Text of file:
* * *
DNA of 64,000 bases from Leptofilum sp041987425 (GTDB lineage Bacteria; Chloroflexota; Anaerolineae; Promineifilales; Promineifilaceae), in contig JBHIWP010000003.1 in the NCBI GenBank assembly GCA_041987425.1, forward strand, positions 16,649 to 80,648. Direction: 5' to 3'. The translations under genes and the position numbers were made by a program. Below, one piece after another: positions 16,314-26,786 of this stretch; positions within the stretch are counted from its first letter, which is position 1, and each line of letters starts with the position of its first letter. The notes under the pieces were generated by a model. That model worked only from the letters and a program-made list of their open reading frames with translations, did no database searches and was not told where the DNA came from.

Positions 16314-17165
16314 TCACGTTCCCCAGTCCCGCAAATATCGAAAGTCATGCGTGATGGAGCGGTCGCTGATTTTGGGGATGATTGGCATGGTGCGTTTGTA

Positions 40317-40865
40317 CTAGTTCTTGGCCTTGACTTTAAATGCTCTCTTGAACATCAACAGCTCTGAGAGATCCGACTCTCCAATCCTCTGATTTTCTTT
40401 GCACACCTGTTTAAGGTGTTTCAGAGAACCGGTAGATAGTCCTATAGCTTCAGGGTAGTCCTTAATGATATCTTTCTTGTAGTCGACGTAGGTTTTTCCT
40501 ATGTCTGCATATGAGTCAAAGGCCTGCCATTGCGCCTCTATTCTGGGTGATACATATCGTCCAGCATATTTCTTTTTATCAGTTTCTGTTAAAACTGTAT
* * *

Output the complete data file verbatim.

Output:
DNA of 64,000 bases from Leptofilum sp041987425 (GTDB lineage Bacteria; Chloroflexota; Anaerolineae; Promineifilales; Promineifilaceae), in contig JBHIWP010000003.1 in the NCBI GenBank assembly GCA_041987425.1, forward strand, positions 16,649 to 80,648. Direction: 5' to 3'. The translations under genes and the position numbers were made by a program. Below, one piece after another: positions 16,314-26,786 of this stretch; positions within the stretch are counted from its first letter, which is position 1, and each line of letters starts with the position of its first letter. The notes under the pieces were generated by a model. That model worked only from the letters and a program-made list of their open reading frames with translations, did no database searches and was not told where the DNA came from.

Positions 16314-17165
16314 TCACGTTCCCCAGTCCCGCAAATATCGAAAGTCATGCGTGATGGAGCGGTCGCTGATTTTGGGGATGATTGGCATGGTGCGTTTGTA

Positions 40317-40865
40317 CTAGTTCTTGGCCTTGACTTTAAATGCTCTCTTGAACATCAACAGCTCTGAGAGATCCGACTCTCCAATCCTCTGATTTTCTTT
40401 GCACACCTGTTTAAGGTGTTTCAGAGAACCGGTAGATAGTCCTATAGCTTCAGGGTAGTCCTTAATGATATCTTTCTTGTAGTCGACGTAGGTTTTTCCT
40501 ATGTCTGCATATGAGTCAAAGGCCTGCCATTGCGCCTCTATTCTGGGTGATACATATCGTCCAGCATATTTCTTTTTATCAGTTTCTGTTAAAACTGTAT